New Williamstown hotel gives neighboring restaurants food for thought on ripple effect
And all three already have been doing strong business for years without a hotel next door.
The project should be complete by late October or early November, according to Bryan Lillie, construction supervisor for prime contractor Russell & Dawson.
"When families come to Williamstown for Thanksgiving, I want them to be able to stay here," he said.
Work on the three-story, 94-room hotel started last fall with the demolition of the office building that used to stand there. Navin Shah, owner of the Howard Johnson's Motor Lodge in Lenox and the Holiday Inn Express in Great Barrington, has estimated the cost of the hotel project at about $10 million to $12 million.
The building has a total floor area of about 53,000 square feet, and is about 35 feet tall.
For Stella Giannaris, owner of Olympic Pizza at 460 Main St., the prospect of having a hotel opening right behind her restaurant is exciting. She doesn't know what the impact will be, but she already has developed a loyal local following in her seven years of business. Whatever happens, she will be ready, which, hopefully, will mean hiring more staff and ordering more supplies.
"I expect it to be good for my business," Giannaris said. "I expect to see an increased customer count from the late afternoon into the evening, as we are a short walk from the hotel. I look at the project as an encouraging local economic indicator that will be a good development for the town and surrounding communities."
Mike Ameen, owner of the Moonlight Diner & Grille at 408 Main St., said the new hotel already is helping business. Workers from the project come in on a daily basis, and he expects that hotel guests will do so as well.
"We're getting a steady diet of construction workers, so it's already having an impact," he said.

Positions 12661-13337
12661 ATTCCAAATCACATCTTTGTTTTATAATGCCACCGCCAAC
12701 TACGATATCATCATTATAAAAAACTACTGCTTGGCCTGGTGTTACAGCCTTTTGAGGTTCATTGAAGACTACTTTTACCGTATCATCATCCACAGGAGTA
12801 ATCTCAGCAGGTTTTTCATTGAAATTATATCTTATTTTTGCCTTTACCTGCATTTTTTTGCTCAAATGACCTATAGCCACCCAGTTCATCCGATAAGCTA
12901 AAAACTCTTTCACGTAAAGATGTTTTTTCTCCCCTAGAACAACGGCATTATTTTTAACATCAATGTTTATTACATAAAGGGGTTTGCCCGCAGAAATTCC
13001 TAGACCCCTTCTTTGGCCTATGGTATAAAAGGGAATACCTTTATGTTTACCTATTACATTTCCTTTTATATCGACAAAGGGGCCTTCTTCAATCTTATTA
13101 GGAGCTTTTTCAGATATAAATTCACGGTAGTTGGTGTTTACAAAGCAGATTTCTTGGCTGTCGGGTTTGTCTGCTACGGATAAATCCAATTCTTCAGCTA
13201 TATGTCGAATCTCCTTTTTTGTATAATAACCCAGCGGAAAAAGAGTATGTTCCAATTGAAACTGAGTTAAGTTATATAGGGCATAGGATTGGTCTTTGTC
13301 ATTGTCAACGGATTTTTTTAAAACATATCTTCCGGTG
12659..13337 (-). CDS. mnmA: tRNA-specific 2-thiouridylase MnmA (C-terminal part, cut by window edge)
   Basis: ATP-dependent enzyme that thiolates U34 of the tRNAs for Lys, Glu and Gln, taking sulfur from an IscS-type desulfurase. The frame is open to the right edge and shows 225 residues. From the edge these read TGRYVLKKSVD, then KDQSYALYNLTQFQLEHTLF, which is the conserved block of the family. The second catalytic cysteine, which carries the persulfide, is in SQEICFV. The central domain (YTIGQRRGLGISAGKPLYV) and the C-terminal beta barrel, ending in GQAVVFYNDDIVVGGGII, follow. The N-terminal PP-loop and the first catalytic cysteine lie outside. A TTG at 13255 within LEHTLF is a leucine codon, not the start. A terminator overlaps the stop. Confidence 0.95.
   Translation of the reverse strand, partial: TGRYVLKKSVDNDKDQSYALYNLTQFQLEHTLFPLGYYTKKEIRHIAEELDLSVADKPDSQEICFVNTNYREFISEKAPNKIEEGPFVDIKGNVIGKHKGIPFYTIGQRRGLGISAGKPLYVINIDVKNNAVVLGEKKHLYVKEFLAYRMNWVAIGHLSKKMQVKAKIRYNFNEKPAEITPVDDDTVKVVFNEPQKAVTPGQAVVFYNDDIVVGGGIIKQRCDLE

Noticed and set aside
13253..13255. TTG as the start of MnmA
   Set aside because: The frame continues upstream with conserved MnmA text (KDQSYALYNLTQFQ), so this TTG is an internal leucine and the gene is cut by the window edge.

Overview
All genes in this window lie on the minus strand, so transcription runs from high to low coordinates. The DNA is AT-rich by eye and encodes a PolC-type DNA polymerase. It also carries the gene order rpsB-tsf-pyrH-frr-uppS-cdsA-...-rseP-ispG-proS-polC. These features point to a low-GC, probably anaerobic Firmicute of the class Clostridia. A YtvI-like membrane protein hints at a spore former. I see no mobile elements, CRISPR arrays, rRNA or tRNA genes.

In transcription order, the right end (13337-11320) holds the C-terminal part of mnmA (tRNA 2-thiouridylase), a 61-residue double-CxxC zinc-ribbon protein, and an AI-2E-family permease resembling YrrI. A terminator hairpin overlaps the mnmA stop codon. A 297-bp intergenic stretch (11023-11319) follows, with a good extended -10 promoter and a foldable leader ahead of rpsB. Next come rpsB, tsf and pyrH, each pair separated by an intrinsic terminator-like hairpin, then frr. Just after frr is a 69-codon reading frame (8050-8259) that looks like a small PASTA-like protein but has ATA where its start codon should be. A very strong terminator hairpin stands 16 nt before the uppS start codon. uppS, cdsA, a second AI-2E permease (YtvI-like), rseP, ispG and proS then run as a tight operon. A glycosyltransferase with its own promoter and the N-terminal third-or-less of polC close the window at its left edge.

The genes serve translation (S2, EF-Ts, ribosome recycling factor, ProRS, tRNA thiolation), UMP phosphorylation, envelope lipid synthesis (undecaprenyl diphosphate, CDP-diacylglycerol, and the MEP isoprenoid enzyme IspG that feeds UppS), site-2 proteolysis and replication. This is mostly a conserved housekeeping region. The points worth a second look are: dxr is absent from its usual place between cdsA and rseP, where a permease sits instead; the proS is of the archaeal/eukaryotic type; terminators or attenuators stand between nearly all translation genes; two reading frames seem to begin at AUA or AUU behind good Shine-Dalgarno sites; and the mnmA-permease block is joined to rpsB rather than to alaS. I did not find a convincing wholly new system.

Ameen noted that the Moonlight has done well during its 25 years in business without a hotel next door, so having it there will only help.
"It's not going to hurt business, that's for sure," he said.
Ameen noted that the location of the hotel is fortuitous, with three restaurants "within a two-minute walk. It's good advertising for them — a good central location."
He said his operation will adjust quickly to the new influx of customers, as it does with seasonal changes in customer counts.
"We're pretty good with that anyway, but I do anticipate it will be a bit busier when they open," Ameen said.
Jeff Fang, owner of Chopsticks at 412 Main St., said he will wait and see how it affects his business — which is next door to the hotel. He noted that Chopsticks is getting some of the construction crew coming in to eat, but he saw more people coming in to eat from the office building that used to be there.
The owners of Olympic Pizza and Chopsticks are planning major renovations, work that has been in planning since before the hotel project came along. In both cases, it's just a happy coincidence.
According to Lillie, the job is going well. The biggest challenge to the project has been the sizable snowfall that came during the winter months, forcing them to shut down for about 10 days.
"That week was the biggest challenge," Lillie said.
But now, everything is on schedule and pushing hard. Already, all the furniture and fixtures are on-site, in storage containers, waiting for the interior finish-out.
Depending on the phase of construction, there are 30 to 60 workers on-site, Lillie said.
Most of the brick siding has been installed, with other materials over the entry arriving for installation next week.
"Next week is going to be a big week for us," he said.
There will be a breakfast buffet every morning near the entryway. But there is no actual sit-down, full-service restaurant. Other amenities include a small fitness pool with an attached Jacuzzi, and a fitness room with exercise equipment. There also will be a patio in back.
The Fairfield Inn & Suites chain is owned by the Marriott International.
Scott Stafford can be reached at firstname.lastname@example.org or 413-629-4517.
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